Friday, 8 June 2001

Kurt Vonnegut: Timequake (1997)

Edition: Vintage, 1998
Review number: 834

In 1997, Vonnegut imagined that on February 13, 2001 there would be a timequake; the universe would revert to its position about ten years earlier, and the decade would be repeated exactly as before, with the massively important difference that everybody would remember what happened the first time around, but be powerless to change anything.

Vonnegut's novel is not a narrative of the ten year rerun. It is, instead, a series of commentaries on it, with all kinds of digressions. It is fairly obvious that this is going to produce a more interesting read than a straightforward narrative, especially as it enables Vonnegut to talk about individuals affected in different ways by the beginning and end of the rerun without having to describe experiences in between common to all. (Once someone has reacted to repeated past events with "Oh no, not again" and "Oh good, this again", there isn't a great deal left to say.)

Part of Timequake is autobiographical, little anecdotes from throughout Vonnegut's life, and another part is about Kilgore Trout, the author who is Vonnegut's alter ego in several of his novels. There is a description of them meeting, after the end of the rerun, which is a bizarre touch of irony (but typical of the author). Many of the stories about the two writers are extremely funny; this is one of Vonnegut's most obviously humourous novels.

Like all of Vonnegut's novels, however, Timequake also has something to say. It is about free will, fatalism, and apathy. It is about people living their lives on remote control, which is why the end of the rerun is greeted by accidents (as people driving cars don't realise that they need to be driving them proactively after years when thought and action are disconnected) and the by a syndrome akin to catatonia, Post Timequake Apathy, with people not knowing how to exercise free will. Vonnegut has been consistently suspicious of devices like TV which can reduce a person to a passive observer; he has campaigned against technological devices that he believes are dehumanising.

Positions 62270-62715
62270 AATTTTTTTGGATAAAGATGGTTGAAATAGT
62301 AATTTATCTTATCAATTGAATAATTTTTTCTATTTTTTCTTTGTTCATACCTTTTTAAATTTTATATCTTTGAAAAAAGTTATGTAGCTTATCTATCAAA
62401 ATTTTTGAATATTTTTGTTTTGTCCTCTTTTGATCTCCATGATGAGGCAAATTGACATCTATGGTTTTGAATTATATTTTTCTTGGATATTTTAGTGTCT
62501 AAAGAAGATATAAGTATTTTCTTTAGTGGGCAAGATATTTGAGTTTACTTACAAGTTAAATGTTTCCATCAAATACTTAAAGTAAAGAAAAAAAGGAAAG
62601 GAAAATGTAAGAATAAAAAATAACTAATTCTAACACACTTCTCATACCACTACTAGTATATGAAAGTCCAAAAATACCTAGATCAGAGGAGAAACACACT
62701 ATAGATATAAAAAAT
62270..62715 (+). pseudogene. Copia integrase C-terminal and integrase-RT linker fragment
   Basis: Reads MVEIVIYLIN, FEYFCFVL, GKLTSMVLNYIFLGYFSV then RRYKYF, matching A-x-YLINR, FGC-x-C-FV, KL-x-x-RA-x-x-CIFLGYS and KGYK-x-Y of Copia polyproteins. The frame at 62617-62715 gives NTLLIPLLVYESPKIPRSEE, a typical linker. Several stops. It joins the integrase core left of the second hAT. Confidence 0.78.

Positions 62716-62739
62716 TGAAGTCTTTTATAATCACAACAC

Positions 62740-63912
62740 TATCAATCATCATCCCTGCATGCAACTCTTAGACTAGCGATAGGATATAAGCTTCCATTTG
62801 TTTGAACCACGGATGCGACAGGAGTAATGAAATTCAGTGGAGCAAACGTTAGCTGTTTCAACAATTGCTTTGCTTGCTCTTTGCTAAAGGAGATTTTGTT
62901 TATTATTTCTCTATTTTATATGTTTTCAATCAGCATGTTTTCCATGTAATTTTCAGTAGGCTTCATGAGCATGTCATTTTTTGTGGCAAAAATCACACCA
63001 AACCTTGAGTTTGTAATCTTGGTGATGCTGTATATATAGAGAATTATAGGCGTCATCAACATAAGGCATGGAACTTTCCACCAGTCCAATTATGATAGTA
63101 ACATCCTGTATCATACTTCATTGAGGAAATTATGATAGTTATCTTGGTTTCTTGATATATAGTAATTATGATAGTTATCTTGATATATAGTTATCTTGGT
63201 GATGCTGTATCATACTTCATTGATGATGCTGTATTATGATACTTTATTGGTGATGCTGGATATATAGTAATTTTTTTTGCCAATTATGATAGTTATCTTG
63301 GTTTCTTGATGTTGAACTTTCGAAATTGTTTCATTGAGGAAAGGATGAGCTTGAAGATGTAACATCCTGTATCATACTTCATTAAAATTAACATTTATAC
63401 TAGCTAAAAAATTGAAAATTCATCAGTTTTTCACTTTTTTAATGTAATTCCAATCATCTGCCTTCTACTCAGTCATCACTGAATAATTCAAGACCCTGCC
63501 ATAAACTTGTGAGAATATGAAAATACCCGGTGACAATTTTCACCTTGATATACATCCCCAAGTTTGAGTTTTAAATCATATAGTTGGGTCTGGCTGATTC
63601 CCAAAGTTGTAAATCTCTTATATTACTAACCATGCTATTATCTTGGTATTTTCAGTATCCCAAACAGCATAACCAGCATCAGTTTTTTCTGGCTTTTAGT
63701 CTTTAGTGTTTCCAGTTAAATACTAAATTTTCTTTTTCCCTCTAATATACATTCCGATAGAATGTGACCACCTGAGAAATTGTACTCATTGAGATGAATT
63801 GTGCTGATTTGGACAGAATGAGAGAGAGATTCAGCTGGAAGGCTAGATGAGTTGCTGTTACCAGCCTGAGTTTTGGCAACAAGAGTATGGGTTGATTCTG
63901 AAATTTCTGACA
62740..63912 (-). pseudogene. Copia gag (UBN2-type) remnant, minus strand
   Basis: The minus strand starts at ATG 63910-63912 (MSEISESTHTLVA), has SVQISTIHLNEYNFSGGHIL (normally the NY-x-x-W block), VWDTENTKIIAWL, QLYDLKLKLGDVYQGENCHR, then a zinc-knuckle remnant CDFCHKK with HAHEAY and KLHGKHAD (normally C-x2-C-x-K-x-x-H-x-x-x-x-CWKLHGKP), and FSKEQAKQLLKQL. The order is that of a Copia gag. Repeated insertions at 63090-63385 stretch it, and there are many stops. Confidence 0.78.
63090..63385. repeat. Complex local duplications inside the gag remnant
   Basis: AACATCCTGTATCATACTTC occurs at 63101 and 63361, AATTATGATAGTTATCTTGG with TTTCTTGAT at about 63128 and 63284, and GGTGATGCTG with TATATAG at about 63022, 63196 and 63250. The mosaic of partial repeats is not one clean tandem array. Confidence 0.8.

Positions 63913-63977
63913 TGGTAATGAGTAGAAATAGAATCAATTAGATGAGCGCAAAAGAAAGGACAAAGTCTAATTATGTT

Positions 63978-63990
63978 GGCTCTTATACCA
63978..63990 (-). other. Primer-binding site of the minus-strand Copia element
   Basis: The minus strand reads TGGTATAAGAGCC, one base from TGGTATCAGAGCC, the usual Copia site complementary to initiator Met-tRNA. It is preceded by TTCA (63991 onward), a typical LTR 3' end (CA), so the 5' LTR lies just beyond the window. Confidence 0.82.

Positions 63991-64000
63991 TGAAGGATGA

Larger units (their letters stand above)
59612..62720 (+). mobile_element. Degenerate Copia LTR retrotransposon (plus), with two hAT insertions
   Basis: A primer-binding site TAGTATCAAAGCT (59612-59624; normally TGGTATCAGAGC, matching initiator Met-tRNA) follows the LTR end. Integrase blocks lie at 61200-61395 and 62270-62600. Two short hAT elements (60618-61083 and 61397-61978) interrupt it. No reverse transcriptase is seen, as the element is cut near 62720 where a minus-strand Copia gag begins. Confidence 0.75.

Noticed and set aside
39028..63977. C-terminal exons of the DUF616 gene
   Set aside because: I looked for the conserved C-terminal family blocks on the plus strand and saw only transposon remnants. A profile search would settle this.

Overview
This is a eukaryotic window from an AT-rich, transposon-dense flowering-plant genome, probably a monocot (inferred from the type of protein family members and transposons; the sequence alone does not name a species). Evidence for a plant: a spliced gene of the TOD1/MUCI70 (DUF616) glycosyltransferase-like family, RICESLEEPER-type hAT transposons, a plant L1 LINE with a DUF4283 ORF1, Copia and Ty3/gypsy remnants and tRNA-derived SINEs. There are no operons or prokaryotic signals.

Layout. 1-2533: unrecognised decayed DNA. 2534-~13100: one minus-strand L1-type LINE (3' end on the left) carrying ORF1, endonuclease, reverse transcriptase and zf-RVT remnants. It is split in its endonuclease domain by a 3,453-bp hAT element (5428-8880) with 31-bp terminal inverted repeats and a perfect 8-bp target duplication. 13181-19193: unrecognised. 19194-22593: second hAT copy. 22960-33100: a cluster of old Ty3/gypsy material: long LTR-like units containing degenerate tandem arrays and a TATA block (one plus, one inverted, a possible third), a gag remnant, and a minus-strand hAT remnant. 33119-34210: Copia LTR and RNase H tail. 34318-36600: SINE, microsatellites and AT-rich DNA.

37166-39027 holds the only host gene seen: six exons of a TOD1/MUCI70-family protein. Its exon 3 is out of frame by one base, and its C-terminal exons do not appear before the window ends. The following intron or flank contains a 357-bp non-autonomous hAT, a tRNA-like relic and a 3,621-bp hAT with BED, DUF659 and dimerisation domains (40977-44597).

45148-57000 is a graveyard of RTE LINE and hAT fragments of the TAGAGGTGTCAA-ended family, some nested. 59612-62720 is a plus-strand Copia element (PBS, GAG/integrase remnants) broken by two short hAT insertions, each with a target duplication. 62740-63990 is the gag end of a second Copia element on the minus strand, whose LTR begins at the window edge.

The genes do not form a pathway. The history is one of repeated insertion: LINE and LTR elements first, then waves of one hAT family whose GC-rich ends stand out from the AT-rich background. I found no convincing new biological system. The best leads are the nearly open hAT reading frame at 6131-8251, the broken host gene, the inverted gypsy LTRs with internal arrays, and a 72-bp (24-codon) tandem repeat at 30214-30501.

This was Vonnegut's last novel, as he wanted to retire, and it ends with a clambake attended by many of the people that he knew, or wanted to know, or lookalikes for some who were already dead. The guest of homour at this party is Kilgore Trout (not because of his writing but because of his behaviour when the rerun finished), and as a whole it provides a final ironical twist in a novel filled with them. Vonnegut was able to combine intellectual ideas with the most immediate humour, and Timequake is an excellent example of this talent.

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